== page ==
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National Public Lands Day
September 26, 2020

Since 1994, National Public Lands Day (NPLD) has historically been the nation’s largest single-day volunteer effort. Held on the 4th Saturday in September, this event draws thousands of volunteers across the country to support their local public lands. They’re called public lands but they include rivers, lakes and reservoirs, as well as national parks, monuments (like Ironwood Forest), wildlife refuges, forests and grasslands as well as state, county, and city parks that are managed by federal, state, and local governments. Our public lands offer outdoor spaces for us to explore year round, something that has become even more important during the pandemic. And to make sure these places are kept in good condition for generations to come, we must make a commitment to care for them.

For several years, Friends of Ironwood Forest has coordinated a volunteer event on NPLD where volunteers have gathered to clean up trash, remove old fencing, replace signage, replant vegetation, and more. This year, to support public health recommendations, Friends of Ironwood Forest held a virtual visit. Public lands supporters were able to tour three important sites in the IFNM from their computer. The event helped raise awareness about IFNM and how volunteers support its continued protection. The goal was for participants to get inspired to visit and ideally volunteer on their public lands including the amazing Ironwood Forest National Monument.

Titan Missile Site (map)
Located near the Waterman restoration site, about ¼ mile south of Avra Valley Road, this piece of land is a decommissioned Titan II missile site, still owned by the United States Air Force and managed by the BLM as an interpretive site. In 2020 volunteers will plant native palo verde and ironwood seeds to promote native plant restoration within the perimeter of the memorial. Read more here.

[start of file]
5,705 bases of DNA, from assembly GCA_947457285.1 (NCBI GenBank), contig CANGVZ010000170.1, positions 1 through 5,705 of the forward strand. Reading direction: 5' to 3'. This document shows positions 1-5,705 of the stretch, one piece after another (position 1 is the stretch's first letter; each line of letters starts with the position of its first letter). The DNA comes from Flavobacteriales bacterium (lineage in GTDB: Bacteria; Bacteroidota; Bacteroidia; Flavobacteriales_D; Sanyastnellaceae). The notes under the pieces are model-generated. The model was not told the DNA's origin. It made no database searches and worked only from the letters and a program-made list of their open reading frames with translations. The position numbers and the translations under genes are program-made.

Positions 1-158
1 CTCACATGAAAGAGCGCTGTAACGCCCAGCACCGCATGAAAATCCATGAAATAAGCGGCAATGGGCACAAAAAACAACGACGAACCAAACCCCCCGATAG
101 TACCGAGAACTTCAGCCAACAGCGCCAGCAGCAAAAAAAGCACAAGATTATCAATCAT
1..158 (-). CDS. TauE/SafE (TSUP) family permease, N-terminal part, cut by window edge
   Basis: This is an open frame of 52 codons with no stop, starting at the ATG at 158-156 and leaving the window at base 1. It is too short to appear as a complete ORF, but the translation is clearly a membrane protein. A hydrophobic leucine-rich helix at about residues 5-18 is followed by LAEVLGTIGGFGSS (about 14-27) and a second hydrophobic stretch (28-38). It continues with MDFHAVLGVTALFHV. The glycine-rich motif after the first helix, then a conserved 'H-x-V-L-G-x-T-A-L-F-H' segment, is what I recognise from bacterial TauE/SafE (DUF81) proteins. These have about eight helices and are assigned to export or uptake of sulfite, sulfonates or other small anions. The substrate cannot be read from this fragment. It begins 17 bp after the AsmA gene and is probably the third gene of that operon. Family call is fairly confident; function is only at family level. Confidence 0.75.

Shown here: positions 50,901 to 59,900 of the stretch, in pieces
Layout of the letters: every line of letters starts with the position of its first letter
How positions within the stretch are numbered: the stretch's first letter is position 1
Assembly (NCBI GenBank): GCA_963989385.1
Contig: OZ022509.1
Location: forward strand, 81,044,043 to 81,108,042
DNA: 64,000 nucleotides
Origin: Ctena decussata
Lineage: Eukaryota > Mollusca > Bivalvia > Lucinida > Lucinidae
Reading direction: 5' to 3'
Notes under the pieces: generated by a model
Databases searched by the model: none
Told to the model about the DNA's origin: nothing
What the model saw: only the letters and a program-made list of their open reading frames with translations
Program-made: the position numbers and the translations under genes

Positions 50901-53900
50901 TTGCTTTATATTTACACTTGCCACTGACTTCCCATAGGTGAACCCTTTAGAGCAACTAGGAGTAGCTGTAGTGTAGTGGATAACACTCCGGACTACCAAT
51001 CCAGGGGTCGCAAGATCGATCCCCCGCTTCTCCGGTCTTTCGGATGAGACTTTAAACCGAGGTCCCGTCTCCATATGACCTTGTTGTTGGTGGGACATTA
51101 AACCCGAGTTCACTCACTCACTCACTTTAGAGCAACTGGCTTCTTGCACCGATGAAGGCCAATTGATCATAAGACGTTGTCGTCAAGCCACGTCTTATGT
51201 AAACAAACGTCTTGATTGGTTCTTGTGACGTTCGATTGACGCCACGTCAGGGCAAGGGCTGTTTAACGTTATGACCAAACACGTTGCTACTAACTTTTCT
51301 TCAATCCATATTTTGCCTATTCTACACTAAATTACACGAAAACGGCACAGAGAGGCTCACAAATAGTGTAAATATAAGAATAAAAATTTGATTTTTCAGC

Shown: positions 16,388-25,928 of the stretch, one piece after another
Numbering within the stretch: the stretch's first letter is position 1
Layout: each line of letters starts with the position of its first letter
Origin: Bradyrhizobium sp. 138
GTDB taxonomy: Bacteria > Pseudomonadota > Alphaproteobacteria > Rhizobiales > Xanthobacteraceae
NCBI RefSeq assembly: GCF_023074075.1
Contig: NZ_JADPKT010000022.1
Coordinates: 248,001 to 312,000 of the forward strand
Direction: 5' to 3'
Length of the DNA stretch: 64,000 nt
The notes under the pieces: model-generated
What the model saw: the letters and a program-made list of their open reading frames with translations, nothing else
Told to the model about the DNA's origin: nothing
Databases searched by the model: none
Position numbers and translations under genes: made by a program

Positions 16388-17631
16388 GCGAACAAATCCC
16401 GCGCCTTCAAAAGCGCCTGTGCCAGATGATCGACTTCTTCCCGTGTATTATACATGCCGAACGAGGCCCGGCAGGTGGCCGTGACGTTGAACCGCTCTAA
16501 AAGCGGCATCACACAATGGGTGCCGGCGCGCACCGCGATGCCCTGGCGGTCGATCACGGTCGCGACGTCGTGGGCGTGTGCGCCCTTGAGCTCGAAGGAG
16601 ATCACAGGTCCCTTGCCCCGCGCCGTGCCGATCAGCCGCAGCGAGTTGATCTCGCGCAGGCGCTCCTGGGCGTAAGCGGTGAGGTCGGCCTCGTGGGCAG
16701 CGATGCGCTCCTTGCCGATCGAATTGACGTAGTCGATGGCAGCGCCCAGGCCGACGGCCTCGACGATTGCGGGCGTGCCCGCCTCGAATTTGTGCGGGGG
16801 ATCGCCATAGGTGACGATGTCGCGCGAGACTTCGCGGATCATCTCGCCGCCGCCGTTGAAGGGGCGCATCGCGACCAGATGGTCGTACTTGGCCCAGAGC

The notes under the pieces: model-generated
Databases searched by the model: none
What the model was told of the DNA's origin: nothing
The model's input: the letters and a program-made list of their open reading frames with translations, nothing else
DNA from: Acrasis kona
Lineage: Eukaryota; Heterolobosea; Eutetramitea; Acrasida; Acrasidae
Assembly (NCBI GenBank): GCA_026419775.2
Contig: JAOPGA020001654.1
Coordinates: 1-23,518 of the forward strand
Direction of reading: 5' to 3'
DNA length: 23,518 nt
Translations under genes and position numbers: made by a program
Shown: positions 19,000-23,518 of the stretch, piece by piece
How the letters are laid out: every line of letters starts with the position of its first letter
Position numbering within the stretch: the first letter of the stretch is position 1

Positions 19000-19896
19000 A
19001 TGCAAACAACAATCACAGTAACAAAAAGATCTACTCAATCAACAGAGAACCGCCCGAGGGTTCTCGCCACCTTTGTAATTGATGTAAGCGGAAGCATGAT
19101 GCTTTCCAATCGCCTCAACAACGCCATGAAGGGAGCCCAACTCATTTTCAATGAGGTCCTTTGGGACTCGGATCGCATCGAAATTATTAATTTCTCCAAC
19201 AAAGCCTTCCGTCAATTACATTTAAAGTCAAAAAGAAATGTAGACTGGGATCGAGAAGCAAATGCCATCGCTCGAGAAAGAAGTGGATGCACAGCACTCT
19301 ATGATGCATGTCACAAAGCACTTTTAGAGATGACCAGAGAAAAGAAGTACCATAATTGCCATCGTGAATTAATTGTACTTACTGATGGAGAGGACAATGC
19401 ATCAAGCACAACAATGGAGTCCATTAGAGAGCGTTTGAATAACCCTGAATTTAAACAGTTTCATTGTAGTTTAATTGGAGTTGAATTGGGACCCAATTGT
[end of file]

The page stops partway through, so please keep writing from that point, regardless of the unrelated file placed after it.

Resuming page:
Silverbell Group Camping Site (map)
The only dedicated camping site in IFNM, this site was enhanced by the BLM and volunteers to accommodate multiple vehicles. The objective was to allow visitors to camp in IFNM without needing to travel undeveloped roads to get to a site.  Read more here.

Waterman Restoration Site (map
Located on the north side of the Waterman Mountains, about ½ mile south of Avra Valley Road. Arizona Native Plants Society has led a project to restore 18 acres of desert that was bladed with a bulldozer in the 1980s. Restoration activities at the site have included soil preparation, various native plant propagation techniques, vertical mulching, and water flow mitigation. Read more here.

Join Friends of Ironwood Forest for a LIVE virtual visit of Ironwood Forest National Monument on Saturday September 26, at 9am. More information is on our Facebook event page.

Meet our interns!

Partners who also offer volunteer opportunities:
Coalition for Sonoran Desert Protection
Arizona Native Plants Society, Tucson Chapter
Arizona-Sonora Desert Museum Beat Back Buffelgrass program

Public Lands Links
NEEF National Public Lands Day webpage
Search for public lands in Arizona on the Public Lands Interpretive Association website
Overview of Federal public lands by the Department of the Interior


Hike the Monument (HTM) 2019

The Friends of Ironwood Forest had just over 60 hikers come out and enjoy the treasures of the IFNM on Saturday, November the 9, 2019. The weather was spectacular and three hikes covered many of the special attributes of the Monument. The hike to Cocoraque is always special due to the spiritual and cultural importance of the petroglyphs and other archeological artifacts. The hike was lead by doctoral candidate Kirk Astroth and everyone was thrilled to see the early first people’s habitation. The hike to the southern face of Waterman Mountain included numerous rare and endangered species, explained by botanist and geologist, Bill Peachey. Everyone also kept an eye out for the Desert Bighorn Sheep that are indigenous to the IFNM. The educational nature walk was lead by Reis Linley and Bill Thornton around the major Restoration Site that is steadily returning a former rock processing area to natural vegetation. We appreciate the hikers that venture out each year for this HTM event. Getting to know the Ironwood Forest up close is the very best way to encourage its future preservation.